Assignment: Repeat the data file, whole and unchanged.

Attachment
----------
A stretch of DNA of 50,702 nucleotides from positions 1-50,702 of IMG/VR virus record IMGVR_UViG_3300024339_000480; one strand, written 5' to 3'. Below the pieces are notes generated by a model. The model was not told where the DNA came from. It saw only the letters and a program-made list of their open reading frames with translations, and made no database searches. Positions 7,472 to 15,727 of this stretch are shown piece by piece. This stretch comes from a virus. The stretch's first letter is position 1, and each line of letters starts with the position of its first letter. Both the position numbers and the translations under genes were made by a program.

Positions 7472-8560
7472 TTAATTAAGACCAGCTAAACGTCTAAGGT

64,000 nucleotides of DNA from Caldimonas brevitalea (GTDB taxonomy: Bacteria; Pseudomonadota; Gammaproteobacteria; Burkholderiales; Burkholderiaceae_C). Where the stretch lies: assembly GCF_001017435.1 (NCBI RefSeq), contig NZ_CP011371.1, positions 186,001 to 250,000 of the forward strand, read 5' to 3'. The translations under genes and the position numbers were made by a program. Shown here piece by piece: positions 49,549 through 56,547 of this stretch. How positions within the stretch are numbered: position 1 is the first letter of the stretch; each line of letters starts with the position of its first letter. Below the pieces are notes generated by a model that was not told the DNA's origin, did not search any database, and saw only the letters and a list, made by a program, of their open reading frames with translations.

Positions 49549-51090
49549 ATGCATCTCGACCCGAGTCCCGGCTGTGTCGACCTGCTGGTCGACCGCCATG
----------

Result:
A stretch of DNA of 50,702 nucleotides from positions 1-50,702 of IMG/VR virus record IMGVR_UViG_3300024339_000480; one strand, written 5' to 3'. Below the pieces are notes generated by a model. The model was not told where the DNA came from. It saw only the letters and a program-made list of their open reading frames with translations, and made no database searches. Positions 7,472 to 15,727 of this stretch are shown piece by piece. This stretch comes from a virus. The stretch's first letter is position 1, and each line of letters starts with the position of its first letter. Both the position numbers and the translations under genes were made by a program.

Positions 7472-8560
7472 TTAATTAAGACCAGCTAAACGTCTAAGGT

64,000 nucleotides of DNA from Caldimonas brevitalea (GTDB taxonomy: Bacteria; Pseudomonadota; Gammaproteobacteria; Burkholderiales; Burkholderiaceae_C). Where the stretch lies: assembly GCF_001017435.1 (NCBI RefSeq), contig NZ_CP011371.1, positions 186,001 to 250,000 of the forward strand, read 5' to 3'. The translations under genes and the position numbers were made by a program. Shown here piece by piece: positions 49,549 through 56,547 of this stretch. How positions within the stretch are numbered: position 1 is the first letter of the stretch; each line of letters starts with the position of its first letter. Below the pieces are notes generated by a model that was not told the DNA's origin, did not search any database, and saw only the letters and a list, made by a program, of their open reading frames with translations.

Positions 49549-51090
49549 ATGCATCTCGACCCGAGTCCCGGCTGTGTCGACCTGCTGGTCGACCGCCATG